“The solidarity I felt with other black people depended largely on this history, whereas in Ghana their identity as Ghanaians and as Africans depended on silencing a past in which elites sold commoners and southerners viewed northerners as disposable people and alienable goods. The lines of division between kin and stranger, neighbor and alien, became hard and fast during the era of the Atlantic slave trade. It decided who lived an died, who was sold and who was protected. In Ghana, slavery wasn’t a rallying cry against the crimes of the West or the evils of white men; to the contrary, it shattered any illusions of a unanimity of sentiment in the black world and exposed the fragility and precariousness of the grand collective we that had yet to be actualized.”

– Saidiya Hartman, Lose Your Mother

“In an apocalyptic account of history, the end is inevitable and destruction can be traced to the most innocuous and routine beginnings, like the exchange of salutations and vows of love on the Atlantic coast. The certitude of hindsight gives the demise an inevitable cast. But there were no black clouds casting a shadow on the Portuguese when they arrived, nor were storms brewing on the horizon. The heavens did not weep. All the omens that might have betrayed something terrible about to happen failed to appear or went unnoticed. Who knew the cost of naming the world anew? Who could have imagined the worlds destroyed by the horse and the musket, or the death reaped by luxury goods, or that sugar, coffee, and tobacco would transform three continents? It was not possible to foresee the Portuguese royal insignia scored along the west African coast as far south as Angola or to anticipate the crucifix branded onto the breasts and arms of captives…

“Deciding the matter of cause and effect is, by necessity, belated; causality is a the benefit of retrospection. One apprehends the signs of an inevitable demise only in hindsight. It is like trying to figure out when things began to change in a failed relationship: are the signs visible only after things have ended badly, or were the signs always there and you just failed to heed them? Only in looking back can the course from now to then be traced; or can we say, ‘Ah, this is how it began’; or weigh contingency and necessity, chance and causality; or wonder if the seemingly inexorable character of events was little more than the collective force of circumstance, accident, and caprice.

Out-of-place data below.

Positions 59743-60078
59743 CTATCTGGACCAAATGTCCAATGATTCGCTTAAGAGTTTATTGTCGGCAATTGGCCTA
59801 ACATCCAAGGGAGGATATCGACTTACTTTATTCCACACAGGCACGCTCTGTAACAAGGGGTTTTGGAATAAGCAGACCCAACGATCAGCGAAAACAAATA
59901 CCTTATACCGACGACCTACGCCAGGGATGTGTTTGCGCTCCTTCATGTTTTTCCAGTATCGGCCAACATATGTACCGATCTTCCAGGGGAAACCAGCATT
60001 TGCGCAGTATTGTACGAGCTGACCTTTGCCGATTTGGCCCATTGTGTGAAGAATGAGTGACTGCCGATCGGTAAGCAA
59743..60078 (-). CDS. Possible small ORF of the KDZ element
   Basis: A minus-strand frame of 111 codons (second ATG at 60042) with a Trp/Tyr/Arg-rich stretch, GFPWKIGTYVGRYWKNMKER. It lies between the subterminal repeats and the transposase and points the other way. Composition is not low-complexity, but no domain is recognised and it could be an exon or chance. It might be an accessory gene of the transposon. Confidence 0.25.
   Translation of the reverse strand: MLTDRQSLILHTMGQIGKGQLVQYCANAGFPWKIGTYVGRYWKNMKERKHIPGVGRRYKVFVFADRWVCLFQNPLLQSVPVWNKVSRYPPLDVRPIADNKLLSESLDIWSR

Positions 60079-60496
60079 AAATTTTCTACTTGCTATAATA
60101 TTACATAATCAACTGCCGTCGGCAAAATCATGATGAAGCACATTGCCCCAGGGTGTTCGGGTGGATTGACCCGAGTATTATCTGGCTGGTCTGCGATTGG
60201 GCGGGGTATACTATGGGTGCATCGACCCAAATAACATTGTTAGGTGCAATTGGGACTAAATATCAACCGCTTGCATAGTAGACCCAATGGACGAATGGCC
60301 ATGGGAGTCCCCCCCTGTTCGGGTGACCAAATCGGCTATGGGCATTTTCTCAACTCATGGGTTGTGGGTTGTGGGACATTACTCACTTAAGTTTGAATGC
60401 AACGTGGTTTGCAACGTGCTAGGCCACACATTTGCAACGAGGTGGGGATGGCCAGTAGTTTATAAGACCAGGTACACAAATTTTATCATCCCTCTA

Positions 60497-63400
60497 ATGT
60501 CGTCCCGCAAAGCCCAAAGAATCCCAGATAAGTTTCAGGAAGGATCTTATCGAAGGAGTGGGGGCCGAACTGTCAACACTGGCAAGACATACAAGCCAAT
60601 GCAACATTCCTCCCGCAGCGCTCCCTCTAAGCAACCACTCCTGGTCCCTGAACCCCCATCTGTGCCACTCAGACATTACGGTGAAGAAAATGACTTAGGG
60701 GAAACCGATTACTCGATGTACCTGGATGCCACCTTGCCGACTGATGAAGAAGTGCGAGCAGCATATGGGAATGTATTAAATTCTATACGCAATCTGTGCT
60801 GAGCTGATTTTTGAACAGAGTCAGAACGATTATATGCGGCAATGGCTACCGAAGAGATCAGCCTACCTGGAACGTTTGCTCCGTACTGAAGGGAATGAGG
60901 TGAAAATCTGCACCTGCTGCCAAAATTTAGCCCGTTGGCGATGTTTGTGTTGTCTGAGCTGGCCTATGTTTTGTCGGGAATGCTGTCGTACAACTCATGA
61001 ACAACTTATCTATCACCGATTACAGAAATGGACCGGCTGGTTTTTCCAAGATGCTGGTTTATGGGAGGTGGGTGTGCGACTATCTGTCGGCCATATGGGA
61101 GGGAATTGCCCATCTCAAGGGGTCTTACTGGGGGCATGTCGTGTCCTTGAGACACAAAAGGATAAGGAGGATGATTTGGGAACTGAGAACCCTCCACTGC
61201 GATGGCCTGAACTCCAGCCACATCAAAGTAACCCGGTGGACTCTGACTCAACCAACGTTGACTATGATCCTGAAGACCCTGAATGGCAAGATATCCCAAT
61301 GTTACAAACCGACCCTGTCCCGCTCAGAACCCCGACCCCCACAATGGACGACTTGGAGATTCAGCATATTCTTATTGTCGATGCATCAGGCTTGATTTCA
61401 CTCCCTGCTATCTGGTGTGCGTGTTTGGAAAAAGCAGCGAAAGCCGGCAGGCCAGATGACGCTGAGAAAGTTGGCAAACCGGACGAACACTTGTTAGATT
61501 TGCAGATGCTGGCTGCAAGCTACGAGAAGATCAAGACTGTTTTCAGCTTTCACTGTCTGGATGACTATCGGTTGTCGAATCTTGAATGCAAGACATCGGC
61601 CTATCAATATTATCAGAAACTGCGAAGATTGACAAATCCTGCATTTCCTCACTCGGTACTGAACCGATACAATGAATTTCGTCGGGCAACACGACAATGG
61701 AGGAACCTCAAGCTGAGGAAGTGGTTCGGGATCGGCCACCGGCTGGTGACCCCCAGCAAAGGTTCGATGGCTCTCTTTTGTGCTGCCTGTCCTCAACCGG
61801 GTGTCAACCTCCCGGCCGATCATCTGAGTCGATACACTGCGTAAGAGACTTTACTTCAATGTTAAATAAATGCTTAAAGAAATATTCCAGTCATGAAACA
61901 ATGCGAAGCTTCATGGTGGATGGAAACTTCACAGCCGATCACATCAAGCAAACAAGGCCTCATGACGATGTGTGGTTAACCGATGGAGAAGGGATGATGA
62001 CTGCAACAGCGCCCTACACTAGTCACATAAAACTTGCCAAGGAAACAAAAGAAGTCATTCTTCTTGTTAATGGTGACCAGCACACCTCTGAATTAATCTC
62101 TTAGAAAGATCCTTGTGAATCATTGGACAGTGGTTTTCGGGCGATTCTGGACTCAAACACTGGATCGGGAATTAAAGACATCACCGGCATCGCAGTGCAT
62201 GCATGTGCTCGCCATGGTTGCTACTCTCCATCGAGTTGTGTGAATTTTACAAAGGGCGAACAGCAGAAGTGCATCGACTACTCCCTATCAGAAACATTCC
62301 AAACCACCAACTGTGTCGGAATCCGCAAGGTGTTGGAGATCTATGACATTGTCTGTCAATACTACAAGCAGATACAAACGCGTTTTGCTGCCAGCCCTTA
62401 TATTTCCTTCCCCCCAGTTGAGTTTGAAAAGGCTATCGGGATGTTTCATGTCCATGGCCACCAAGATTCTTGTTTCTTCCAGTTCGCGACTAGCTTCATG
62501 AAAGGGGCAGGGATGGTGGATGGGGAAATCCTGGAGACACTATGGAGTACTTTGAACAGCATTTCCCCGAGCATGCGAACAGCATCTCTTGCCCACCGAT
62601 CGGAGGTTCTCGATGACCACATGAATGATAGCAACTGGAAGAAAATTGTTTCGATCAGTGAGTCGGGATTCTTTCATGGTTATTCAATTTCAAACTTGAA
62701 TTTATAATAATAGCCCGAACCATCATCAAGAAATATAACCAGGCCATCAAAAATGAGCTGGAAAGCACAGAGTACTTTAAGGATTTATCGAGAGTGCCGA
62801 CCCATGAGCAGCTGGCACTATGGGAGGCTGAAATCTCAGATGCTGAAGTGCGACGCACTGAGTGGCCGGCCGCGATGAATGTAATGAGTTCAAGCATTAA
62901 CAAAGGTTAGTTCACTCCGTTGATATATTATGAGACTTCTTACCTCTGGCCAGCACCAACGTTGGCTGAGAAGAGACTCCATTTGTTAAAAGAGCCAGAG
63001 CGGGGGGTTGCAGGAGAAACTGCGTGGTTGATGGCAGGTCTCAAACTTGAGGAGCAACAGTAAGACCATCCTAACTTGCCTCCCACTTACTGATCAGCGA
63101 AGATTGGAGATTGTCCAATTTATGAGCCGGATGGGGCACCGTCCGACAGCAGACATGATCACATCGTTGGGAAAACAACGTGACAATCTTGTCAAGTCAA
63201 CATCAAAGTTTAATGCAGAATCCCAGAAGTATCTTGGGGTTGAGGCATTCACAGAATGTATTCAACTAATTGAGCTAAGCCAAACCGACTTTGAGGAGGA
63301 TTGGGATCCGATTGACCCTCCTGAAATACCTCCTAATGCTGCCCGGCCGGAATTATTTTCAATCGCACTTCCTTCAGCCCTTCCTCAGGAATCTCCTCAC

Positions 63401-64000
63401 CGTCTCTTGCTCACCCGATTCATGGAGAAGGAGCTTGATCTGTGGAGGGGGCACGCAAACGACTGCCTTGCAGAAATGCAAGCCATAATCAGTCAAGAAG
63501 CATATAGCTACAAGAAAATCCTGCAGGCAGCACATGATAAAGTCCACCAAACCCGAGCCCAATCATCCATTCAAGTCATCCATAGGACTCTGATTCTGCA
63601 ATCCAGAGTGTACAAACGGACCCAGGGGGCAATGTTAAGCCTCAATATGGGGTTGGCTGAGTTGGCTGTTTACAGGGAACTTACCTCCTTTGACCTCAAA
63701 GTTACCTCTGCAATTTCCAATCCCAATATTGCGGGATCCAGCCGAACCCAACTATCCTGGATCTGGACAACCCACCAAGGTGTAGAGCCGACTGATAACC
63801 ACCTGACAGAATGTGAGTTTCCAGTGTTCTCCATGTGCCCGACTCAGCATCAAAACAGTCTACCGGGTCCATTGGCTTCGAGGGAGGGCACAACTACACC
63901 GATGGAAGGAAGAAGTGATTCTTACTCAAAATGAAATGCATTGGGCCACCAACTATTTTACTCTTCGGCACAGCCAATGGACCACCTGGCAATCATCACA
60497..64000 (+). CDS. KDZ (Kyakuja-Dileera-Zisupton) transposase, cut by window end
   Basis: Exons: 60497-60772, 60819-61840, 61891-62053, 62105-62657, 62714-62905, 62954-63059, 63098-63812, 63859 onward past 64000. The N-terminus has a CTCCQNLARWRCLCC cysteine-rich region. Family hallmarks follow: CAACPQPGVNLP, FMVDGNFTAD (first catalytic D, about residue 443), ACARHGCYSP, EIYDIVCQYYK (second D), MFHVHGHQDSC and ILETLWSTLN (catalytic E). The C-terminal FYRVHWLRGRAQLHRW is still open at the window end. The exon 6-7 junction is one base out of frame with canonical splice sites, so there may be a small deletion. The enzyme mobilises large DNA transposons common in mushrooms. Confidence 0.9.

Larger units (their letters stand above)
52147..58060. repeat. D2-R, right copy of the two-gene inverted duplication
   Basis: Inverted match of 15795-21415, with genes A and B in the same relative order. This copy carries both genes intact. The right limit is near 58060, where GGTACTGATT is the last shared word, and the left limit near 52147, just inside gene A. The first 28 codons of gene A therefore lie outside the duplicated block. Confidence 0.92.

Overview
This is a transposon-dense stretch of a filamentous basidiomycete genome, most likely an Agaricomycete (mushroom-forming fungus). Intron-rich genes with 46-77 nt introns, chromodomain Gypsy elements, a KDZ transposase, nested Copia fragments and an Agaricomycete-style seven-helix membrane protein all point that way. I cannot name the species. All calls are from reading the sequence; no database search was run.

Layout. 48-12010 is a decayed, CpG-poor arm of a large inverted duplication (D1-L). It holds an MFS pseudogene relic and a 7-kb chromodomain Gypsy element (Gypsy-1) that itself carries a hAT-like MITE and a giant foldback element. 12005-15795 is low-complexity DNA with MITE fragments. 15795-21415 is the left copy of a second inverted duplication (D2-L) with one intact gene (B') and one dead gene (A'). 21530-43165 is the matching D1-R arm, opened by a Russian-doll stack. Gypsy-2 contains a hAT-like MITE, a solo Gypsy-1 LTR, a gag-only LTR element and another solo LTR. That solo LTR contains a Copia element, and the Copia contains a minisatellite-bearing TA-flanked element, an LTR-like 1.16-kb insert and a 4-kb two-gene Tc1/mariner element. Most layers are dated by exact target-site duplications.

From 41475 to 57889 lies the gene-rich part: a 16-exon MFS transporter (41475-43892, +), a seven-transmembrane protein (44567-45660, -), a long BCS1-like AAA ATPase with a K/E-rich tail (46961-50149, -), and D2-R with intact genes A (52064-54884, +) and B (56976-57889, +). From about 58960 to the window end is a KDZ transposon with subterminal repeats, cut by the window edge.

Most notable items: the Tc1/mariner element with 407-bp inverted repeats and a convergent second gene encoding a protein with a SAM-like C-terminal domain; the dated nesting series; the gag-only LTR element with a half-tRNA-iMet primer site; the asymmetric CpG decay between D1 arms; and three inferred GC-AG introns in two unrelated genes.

“The randomness and contingency of history nonetheless produces two classes, winners and losers. Like men at a gaming table, over the course of time the gap between these groups will become bigger and bigger…

“The record of the encounter between Europe and Africa is a litany of stories about events that never happened. Myth is the threshold of history. On the slave route, it is no different.”

– Saidiya Hartman, Lose Your Mother

“The nomadic Chemehuevi navigated wide expanses of this arid terrain with songs. The songs gave the names of places in geographical order, and the place names were descriptive, evocative, so that a person who’d never been to a place might recognize it from the song. Carobeth Laird commented, ‘Nowadays when a song is sung, it takes great leaps from one locality to another, because there is no one who remembers the route in its entirety.’ ‘How does that song go?’ meant ‘What is the route it travels?’

Men inherited songs from their father or grandfather, and the song gave them hunting rights to the terrain it described. The Salt Song describes the route of a flock made up of every sort of land bird in the region, and it ‘travels all night, arriving at Las Vegas about midnight, at Parker towards morning and back home to the place of origin by sunrise. If the night on which it is sung is very short, the Salt Song may be shortened so that it will not outlast the night.’ The Mojave people just to the south had a turtle song that also lasted the length of a night or several nights.”